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Throwback: So-close yet so-far for India at The Gabba

The Gabba in Brisbane is one of the most favorite grounds of the Australian cricket team. In the iconic ground, which is formally known as Woolloongabba, the Australians have a success of 64.51% and they have not lost a Test match in this venue since 1988.

Interestingly, Indians played their first over Test match on the Australian soil at the Gabba during their maiden tour Down Under in 1947-48. However, the 6 matches played by the Indian team in this ground do not have many happy memories for the players and the fans as they have lost five of those Test matches with a solitary draw in 2003.

How it began
The first Test match in this ground saw a massive loss for India as the batsmen failed to adjust to the pace and bounce of the pitch and after a masterful 185 from Australian captain Don Bradman the entire Indian team was folded for just 58 and 98 runs in their two innings. Eventually they lost the match by an innings and 226 runs. This still remains Australia’s biggest margin of win against India.

Close defeats
India next two Test matches at Brisbane came in 1968 and 1977 and both saw close losses for the Indian team by the slim margins of just 39 runs and 16 runs respectively.

In 1968, India went to Brisbane with already 0-2 down in the series. Australia maintained the stronghold as they scored 379 runs in the first innings, thanks to Doug Walters’ 93 and took an exact 100-run lead after bowling out India for just 279. Captain Mansur Ali Khan Pataudi and ML Jaisimha top-scored for Indians with 74. In the second innings, India bowled slightly better and bowled out Australia for 294 with Erapalli Prasanna picking up 6/104. A target of 395 was not easy for Indians but Jaisimha played his second great innings in the match and scored a century. At one stage, he and Chandu Borde built a partnership of 119 runs for the sixth wicket and took India to 310. But once Borde was dismissed no other bowler could provide the support to Jaisimha and India ended 39 runs short.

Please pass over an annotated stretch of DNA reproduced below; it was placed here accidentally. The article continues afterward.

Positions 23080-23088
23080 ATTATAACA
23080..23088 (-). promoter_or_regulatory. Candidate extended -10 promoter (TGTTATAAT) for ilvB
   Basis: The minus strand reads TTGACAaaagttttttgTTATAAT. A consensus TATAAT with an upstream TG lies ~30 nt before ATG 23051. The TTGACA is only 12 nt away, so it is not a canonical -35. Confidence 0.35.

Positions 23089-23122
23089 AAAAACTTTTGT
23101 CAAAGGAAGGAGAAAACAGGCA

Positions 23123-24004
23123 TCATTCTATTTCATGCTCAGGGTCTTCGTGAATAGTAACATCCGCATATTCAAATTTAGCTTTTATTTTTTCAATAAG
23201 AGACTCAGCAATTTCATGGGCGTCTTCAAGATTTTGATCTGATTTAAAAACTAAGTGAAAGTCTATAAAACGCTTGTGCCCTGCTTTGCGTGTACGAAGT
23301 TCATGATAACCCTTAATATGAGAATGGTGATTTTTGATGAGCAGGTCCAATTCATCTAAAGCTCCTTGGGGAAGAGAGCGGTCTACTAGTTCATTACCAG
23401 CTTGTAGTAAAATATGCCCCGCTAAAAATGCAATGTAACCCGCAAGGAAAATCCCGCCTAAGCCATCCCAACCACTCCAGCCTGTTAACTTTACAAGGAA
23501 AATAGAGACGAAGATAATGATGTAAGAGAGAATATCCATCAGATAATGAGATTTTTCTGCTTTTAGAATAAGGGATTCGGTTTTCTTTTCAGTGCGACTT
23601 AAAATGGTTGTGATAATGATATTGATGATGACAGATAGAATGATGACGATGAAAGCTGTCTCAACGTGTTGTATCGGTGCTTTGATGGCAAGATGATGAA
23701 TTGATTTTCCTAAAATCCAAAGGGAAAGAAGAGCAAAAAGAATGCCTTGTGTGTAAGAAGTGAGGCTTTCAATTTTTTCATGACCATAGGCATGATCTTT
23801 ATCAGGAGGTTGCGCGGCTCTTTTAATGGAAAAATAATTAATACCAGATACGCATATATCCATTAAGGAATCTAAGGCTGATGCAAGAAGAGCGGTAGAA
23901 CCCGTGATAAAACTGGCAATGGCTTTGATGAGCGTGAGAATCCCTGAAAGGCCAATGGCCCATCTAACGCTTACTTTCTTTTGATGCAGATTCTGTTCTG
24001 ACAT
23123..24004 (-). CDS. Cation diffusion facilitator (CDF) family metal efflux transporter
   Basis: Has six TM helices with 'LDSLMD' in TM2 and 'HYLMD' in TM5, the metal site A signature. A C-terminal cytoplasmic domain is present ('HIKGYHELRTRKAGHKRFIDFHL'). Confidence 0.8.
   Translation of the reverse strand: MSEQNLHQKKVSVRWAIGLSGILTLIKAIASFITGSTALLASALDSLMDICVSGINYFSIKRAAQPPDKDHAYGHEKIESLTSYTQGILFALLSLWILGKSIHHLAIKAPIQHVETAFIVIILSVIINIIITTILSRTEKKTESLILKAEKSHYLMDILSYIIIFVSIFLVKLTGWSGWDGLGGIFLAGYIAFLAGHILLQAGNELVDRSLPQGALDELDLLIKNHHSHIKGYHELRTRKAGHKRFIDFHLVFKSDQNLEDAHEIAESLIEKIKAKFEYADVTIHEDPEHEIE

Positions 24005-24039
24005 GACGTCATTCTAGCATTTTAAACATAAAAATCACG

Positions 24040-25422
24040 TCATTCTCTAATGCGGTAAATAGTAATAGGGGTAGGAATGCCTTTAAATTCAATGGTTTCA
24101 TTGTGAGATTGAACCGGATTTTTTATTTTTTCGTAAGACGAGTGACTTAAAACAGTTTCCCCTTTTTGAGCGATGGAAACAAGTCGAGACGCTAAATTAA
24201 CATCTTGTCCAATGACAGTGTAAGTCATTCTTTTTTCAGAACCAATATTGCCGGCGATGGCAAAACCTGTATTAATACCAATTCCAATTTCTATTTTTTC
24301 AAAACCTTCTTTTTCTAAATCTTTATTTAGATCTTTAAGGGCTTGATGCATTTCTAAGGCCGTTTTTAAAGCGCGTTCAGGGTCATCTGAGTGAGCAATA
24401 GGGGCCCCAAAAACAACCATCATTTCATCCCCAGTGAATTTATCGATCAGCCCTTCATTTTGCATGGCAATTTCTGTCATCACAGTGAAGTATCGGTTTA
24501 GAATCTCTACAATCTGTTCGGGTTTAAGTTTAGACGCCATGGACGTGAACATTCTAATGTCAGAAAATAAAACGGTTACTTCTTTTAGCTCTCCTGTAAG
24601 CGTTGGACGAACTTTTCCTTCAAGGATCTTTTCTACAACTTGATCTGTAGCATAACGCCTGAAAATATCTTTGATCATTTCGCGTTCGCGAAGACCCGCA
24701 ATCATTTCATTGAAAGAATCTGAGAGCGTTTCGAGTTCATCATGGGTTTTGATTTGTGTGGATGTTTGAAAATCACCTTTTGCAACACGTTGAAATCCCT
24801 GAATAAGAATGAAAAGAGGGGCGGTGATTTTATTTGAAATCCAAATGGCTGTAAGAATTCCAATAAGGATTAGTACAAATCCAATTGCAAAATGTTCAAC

In 1977, India had a great chance to record a victory as Australia played a depleted team. Their key players were absent being part of Kerry Packer’s World Series of Cricket. The inexperienced Australians were on the backfoot as they were dismissed for just 166 in the first innings. But Indian batsmen failed to take the initiative and bowled out for just 153. In the second innings, Australian captain Bob Simpson led them to 327 setting up a target of 341 for the Indians. Sunil Gavaskar scored a century and also got support from Syed Kirmani, Mohinder Amarnath, and Gundappa Viswanath but India still failed to get a win and lost by 16 runs.

The 1991/92 tour also started at Brisbane, but India lost the Test by 10 wickets without much fight.

Only draw
2003 Brisbane Test saw a memorable century from Indian captain Sourav Ganguly. On day one Australians looked to dominate thanks to Justin Langer ton but Indians made a strong come back and credit goes to Zaheer Khan for a five-wicket haul. India then took a lead based on Ganguly’s brilliant 144 and VVS Laxman’s 75. The innings was one of the best one from former Indian captain in the longest format of the game. It went to the folklore of Indian cricket as the captain’s knock did motivate the entire team to deliver memorable performances throughout the series. In the rain affected match, Australia set up a target of 199 runs for India in the last hour of day five as the Indians played out for a respectable draw. The Brisbane Test in 2003 created the premises for the historic win in the Adelaide.

 

The last meet
The 2014 Test match in the venue saw centuries from Steve Smith and Murali Vijay but Australians were in the dominating position after scoring 505 runs in their first innings. Indians crumbled in the second innings and Australia chased the target of 130 runs easily. There was some late drama but ultimately it was a 4-wicket win for Australia.

A Masters in Mass Communication is following her passion for cricket through writing. Primarily a PR person who loves to write absolutely anything and everything about cricket.

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